Medical Society. Reporters Will Not Be Admitted to the Meetings. Lively Discussion over the Question of Professional Ethics — Favor a Decent Hospital
The Knox County Medical society is nothing if not ultra on professional etiquette. So think several members of that fraternity and they so expressed themselves at the regular meeting of the society held last night. But there were others who held contrary views and the chair ruled that those holding the latter view were in the majority when a question involving this issue was put to a vice voce vote.
At the opening of the meeting, a motion was offered providing that representatives of the press be invited to attend meetings of the society with a view to letting the public know there is such an organization and by synopses of papers on important subjects read at these meetings to disseminate valuable information among the public; to disabuse the public of an erroneous impression that better professional service may be obtained elsewhere. In support of the motion it was urged that the press has the privilege of attending the meetings of the national society, the state society ad the East Tennessee Medical society. The New York and Philadelphia societies have attained great reputation through newspaper publicity and publicity obtaining through publications in medical journals. Atlanta secures through newspaper publicity and advertising patients who could get as good treatment here. Newspaper reports of the meetings of the Knox Sounty [sic] society would be the means of letting the world know that such an organization existed and was a body of skilled men. These, and other arguments were advanced in favor of the motion, and were met by arguments from the opposition, the leaders of which insisted that such publicity or “advertising,” as they were pleased to call it, could do the society little, if any, good.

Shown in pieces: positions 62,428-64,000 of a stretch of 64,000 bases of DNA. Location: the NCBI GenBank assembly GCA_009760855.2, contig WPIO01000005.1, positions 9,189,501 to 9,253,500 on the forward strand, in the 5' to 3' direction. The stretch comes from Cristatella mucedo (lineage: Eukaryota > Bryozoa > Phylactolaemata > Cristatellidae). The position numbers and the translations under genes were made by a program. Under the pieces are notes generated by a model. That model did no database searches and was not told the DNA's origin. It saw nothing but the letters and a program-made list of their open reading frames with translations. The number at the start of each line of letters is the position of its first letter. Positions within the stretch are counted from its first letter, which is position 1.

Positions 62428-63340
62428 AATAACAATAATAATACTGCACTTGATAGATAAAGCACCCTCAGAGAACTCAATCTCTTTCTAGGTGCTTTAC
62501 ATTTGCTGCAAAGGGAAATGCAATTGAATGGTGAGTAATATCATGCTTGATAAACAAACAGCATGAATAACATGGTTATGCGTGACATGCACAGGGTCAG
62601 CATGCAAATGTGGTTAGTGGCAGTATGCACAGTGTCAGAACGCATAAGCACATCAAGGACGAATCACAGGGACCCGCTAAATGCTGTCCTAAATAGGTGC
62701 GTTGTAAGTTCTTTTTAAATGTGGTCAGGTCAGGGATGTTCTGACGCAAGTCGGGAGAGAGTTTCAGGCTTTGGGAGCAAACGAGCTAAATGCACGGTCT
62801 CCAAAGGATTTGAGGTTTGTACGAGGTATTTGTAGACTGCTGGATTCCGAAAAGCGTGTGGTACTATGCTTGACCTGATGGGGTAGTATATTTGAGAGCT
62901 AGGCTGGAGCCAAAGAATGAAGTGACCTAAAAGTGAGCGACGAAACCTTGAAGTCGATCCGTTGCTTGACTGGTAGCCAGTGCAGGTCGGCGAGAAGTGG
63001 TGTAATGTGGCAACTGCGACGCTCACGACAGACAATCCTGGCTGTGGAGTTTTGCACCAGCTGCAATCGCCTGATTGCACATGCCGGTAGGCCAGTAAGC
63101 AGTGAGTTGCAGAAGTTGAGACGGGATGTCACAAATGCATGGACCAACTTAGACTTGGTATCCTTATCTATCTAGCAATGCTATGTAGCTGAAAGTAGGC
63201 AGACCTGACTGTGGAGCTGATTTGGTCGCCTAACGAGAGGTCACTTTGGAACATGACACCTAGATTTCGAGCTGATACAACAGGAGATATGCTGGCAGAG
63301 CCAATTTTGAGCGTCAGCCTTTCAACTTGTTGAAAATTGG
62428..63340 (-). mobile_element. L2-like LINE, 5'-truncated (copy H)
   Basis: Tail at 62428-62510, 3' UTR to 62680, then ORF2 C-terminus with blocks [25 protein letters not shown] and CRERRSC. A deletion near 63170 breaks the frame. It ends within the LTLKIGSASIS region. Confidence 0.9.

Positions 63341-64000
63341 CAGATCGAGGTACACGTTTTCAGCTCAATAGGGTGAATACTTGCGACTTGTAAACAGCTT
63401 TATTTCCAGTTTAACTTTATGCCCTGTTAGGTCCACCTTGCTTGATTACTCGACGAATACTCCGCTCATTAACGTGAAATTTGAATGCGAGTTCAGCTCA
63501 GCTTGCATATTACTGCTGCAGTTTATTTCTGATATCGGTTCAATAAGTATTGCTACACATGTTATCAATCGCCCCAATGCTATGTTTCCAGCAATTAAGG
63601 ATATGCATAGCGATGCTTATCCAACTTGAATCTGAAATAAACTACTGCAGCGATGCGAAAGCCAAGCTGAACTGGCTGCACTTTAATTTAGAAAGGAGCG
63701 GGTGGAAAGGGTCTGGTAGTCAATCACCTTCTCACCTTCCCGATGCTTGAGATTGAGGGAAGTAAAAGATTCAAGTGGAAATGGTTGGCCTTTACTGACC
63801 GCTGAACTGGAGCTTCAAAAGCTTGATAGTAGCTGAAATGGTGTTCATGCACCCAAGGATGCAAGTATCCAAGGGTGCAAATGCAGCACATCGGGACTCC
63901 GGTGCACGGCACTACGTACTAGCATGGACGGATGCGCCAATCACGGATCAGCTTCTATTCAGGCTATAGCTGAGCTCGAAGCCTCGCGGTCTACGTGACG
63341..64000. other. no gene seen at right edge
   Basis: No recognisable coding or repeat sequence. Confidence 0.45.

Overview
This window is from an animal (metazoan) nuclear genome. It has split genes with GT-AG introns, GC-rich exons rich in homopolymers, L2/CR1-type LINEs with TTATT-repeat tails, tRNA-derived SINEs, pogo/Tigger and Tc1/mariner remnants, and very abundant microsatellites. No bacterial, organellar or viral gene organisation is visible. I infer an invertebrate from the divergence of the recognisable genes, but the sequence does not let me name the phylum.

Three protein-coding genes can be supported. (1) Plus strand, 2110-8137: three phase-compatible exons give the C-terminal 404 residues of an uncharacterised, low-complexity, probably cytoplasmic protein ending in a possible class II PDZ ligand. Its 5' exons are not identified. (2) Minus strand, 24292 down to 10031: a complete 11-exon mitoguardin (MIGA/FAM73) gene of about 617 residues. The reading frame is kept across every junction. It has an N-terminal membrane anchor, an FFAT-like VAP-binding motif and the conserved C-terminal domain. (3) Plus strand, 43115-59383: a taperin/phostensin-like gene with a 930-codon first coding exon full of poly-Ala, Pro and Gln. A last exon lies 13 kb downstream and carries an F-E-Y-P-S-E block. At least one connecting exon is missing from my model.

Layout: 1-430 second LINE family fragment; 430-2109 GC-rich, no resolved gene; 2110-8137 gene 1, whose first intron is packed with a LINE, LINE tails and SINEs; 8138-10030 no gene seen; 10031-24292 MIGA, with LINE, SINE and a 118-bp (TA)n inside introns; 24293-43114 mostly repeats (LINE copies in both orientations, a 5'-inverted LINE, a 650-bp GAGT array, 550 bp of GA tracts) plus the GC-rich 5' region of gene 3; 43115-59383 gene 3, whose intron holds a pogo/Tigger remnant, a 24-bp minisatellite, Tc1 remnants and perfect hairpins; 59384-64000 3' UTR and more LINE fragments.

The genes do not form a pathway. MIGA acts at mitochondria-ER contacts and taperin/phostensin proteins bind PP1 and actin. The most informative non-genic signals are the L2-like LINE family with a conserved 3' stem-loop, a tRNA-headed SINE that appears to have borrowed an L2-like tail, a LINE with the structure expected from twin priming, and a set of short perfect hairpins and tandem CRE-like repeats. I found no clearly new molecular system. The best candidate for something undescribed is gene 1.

When the question was put, there was a close vive voce note [sic], the chair deciding the motion lost.
Incidentally in this discussion of this matter, references were made to the desirability, necessity even, of establishing in Knoxville a “decent” hospital. Later, this matter received special consideration, all present favoring a movement to secure said decent hospital. The power of the press in pushing a scheme, to build such a hospital, to a consummation, was apparent to the society and there was scarce an opposing voice to the resolution regarding this special case. The object of the committee is to secure funds with which to build a nice hospital. For the physicians are Doctors C. Deaderick, L. Jones Price, Howell, Masters and Oppenheimer. A resolution providing for the appointment of the editor of each of the three daily newspapers in Knoxville as a member of the committee to, in conjunction with the physicians named devise, ways and means for the securement of a decent hospital in Knoxville, was offered and carried.
Source: Knoxville Daily Journal and Tribune, November 22, 1895, page 8